She rolls up a sleeve and shows me the nasty scar left from a fight years ago with rowdies. “No matter what I do,” she says, “the ghosts of the past will haunt me.”
It’s then that she gave up prostitution and joined Sangama, an NGO working for the upliftment of sexual minorities. She started off as an office assistant. The pay was not lucrative, she admits, but it was a respectable job and she felt happier at being able to help her community; to give back to it. Her family stopped talking to her; the gifts she was able to send back home from the earnings from her previous job had stopped. She realised her status back home, and kept on working with Sangama.
And it’s at Sangama that she realized that her life was happier than of some of those whose stories she heard during her tenure. She realized the negative portrayal of the hijra community in the media and decided to work towards changing their image.
“My story needed to be told, not once but millions of times. I wanted them to realize that we, after all, are humans, and not some twisted species.” But the major hurdle she encountered was her own community’s anger at her speaking out. They were angry at her going and talking to the media about their issues; unlike every other community they did not want media exposure.
“They cursed me whenever I went to talk to them. They were angry that I was serving in an office; according to them hijras should be giving badhai and not working in offices. They shouted at me for exposing the corruption within the community. But I still went on talking to them. After three years of my efforts, some more from the community joined Sangama.”
Being from a non-English speaking environment and working for the lower strata of the sexual minorities, she rightly knows what the community needs. “We want the politicians and police thinking about our needs too. When someone in the community needs help, the police doesn’t really care much. I demand that we too get proper redressal in court, 24 hour help lines, women policemen to handle our cases, and equality in all spheres. Why is it that I cannot find a house, and even when someone agrees to lease their house they charge double? Why is it that I’m overcharged by auto drivers? Why is it that I had to face so many hassles before getting a passport or a driver’s license? And why does police loiter around wherever I stand, as if I’m committing a crime by standing on the roadside? Don’t I have the same rights as everyone?”
In the past ten years of her working with Sangama, she went from being a simple Office Assistant to being the Director, and now an Advocacy Coordinator. She is enthusiastic about her job, but agrees that it’s very demanding. That’s why she took a year off in 2004 and wrote a book, and a technical writeup on the Hijra culture for the Karnataka Health Promotion Trust. Her autobiography, titled ‘The truth about me’, is currently being edited and will be published by Penguin later this year.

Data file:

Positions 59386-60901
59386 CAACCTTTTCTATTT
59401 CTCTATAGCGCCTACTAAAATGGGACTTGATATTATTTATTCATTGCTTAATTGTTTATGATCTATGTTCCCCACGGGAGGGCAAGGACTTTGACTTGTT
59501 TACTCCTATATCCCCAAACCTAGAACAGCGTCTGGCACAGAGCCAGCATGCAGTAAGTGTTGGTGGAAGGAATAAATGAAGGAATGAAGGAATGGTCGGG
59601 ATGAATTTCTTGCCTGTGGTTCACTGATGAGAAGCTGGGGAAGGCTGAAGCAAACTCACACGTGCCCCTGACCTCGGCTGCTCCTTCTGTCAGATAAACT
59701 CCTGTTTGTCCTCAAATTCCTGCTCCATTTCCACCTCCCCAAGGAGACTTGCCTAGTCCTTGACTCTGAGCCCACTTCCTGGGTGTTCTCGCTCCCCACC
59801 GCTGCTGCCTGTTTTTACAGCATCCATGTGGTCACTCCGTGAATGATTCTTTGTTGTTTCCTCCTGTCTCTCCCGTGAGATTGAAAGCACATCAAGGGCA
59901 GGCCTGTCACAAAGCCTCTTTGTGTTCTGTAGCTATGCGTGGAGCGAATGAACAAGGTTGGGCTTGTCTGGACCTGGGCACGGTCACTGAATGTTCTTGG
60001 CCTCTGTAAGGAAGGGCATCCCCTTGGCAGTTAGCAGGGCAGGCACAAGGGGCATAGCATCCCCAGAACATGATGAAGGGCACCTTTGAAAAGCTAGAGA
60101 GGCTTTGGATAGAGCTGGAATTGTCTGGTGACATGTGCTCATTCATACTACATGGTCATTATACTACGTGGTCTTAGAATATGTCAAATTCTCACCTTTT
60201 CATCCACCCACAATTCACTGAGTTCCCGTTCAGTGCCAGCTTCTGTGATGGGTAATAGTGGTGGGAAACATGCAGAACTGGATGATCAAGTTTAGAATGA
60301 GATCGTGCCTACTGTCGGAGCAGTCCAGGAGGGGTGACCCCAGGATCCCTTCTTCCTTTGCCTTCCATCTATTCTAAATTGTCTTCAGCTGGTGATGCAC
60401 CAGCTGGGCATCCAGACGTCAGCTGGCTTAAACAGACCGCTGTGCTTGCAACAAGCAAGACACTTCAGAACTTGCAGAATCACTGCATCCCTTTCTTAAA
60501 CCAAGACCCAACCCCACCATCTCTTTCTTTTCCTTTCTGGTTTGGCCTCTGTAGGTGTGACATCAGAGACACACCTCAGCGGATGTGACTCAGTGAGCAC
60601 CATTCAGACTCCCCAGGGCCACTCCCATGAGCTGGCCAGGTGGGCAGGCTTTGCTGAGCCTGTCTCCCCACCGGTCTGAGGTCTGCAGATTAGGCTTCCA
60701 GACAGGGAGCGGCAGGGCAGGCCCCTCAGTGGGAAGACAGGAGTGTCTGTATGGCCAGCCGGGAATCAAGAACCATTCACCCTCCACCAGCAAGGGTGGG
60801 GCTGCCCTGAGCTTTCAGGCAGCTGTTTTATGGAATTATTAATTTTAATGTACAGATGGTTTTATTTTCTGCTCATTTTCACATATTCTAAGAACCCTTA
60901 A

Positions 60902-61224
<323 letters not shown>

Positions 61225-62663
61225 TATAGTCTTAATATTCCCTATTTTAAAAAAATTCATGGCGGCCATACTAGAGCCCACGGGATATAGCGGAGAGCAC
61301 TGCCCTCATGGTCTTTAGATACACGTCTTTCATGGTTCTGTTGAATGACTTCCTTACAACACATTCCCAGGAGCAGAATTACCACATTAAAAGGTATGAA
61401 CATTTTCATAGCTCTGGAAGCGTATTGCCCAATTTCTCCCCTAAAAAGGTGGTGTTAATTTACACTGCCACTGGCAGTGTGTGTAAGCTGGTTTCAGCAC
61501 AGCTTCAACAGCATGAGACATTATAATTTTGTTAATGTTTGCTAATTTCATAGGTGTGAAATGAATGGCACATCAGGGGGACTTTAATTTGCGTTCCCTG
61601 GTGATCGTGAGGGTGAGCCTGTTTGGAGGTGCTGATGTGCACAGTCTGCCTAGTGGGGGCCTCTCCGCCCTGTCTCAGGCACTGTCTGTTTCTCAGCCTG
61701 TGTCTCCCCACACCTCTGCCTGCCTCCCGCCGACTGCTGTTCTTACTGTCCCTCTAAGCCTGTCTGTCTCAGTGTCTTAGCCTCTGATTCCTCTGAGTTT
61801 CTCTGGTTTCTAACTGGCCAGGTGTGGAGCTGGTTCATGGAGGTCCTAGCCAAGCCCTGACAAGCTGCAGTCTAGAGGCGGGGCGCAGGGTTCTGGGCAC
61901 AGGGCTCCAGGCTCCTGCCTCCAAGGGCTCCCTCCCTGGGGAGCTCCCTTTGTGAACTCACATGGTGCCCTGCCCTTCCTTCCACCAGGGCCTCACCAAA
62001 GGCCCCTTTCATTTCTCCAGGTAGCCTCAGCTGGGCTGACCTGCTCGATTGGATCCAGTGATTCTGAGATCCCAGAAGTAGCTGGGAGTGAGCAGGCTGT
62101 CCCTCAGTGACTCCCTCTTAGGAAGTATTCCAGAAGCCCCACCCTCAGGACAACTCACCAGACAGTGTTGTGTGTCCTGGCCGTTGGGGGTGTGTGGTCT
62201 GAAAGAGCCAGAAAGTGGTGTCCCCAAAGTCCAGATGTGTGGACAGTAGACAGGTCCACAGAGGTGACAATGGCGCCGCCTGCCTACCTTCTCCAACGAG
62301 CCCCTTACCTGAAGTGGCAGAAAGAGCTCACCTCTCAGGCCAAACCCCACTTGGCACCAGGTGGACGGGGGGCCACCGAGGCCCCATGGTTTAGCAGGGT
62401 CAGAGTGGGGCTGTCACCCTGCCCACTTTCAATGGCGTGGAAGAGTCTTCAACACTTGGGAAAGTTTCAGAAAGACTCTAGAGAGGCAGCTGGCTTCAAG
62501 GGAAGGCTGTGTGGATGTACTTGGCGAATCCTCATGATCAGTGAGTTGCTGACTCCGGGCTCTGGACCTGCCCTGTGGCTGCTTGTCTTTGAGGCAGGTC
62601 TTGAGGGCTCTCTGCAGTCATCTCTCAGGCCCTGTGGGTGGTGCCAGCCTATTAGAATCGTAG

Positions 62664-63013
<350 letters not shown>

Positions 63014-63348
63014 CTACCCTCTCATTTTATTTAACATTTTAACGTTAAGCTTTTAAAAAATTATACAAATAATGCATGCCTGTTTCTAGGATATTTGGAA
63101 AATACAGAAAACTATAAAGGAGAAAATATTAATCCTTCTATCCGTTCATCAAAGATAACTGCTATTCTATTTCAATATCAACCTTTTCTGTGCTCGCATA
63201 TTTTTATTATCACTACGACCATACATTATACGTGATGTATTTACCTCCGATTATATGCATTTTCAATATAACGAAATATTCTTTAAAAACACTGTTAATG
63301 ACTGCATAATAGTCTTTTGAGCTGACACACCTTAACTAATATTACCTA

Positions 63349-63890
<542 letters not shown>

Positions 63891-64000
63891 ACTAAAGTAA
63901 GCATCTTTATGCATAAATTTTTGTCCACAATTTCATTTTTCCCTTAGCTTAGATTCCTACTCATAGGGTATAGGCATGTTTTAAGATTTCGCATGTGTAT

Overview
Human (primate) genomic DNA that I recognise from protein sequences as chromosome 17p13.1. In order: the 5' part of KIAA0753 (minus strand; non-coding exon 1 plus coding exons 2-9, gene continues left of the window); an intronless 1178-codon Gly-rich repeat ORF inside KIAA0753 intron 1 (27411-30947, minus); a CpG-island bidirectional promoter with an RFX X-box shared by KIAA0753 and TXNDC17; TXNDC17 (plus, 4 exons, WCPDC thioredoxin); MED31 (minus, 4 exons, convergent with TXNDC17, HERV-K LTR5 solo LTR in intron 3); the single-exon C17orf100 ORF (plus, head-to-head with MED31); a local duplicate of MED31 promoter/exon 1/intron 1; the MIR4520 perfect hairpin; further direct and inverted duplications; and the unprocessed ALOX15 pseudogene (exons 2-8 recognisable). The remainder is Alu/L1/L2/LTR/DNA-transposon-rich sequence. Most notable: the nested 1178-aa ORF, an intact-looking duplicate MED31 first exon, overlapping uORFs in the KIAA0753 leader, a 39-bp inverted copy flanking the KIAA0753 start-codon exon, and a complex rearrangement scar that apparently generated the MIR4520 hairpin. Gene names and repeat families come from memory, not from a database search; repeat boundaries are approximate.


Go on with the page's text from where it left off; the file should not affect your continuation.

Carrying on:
Even though her work takes up most of her time, she does take time off to entertain guests at home, throwing dinners and get togethers after rallies. She constantly helps out in rallies and meetings. Her dream of being a teacher was finally fulfilled when she started going to universities and colleges talking about the hijra community, it’s culture and it’s problems and, of course, her work. Revathi is very fond of acting too, ever since childhood. Very recently, a Tamil movie ‘Thenavattu’ featured her and was aired on television in 2009.
I ask her about her views on the amendment of Section 377, and her face brightens up. “I can see a lot of changes after the amendment. It’s like we finally have some rights, legally. I feel good that our collective efforts have lead to this historic judgment.”
I wind up with the interview and Prachi rushes to Revathi to show her the pictures she clicked. She smiles as she goes through her pictures, and is visibly delighted.
“Mail me all the photos for sure. I look nice”, she beams.
We walk back to the exit gates of Cubbon Park. It’s almost time for her to leave to catch a bus to Nagercoil, where she has a meeting. Next week, she’s off to Bangladesh for another conference. In her life, there’s a lot to do, and so less time.
“I like being with other people. Alone, I feel afraid of the society’s ridicule, even today. Sometimes I go back home to visit my family. And sometimes in the evenings, I like to wear my saree and go for a long drive on my Kinetic Honda scooter, with my hair open and the wind blowing, and men admiring me. It makes me feel like a woman. And it’s these times which I love the most.”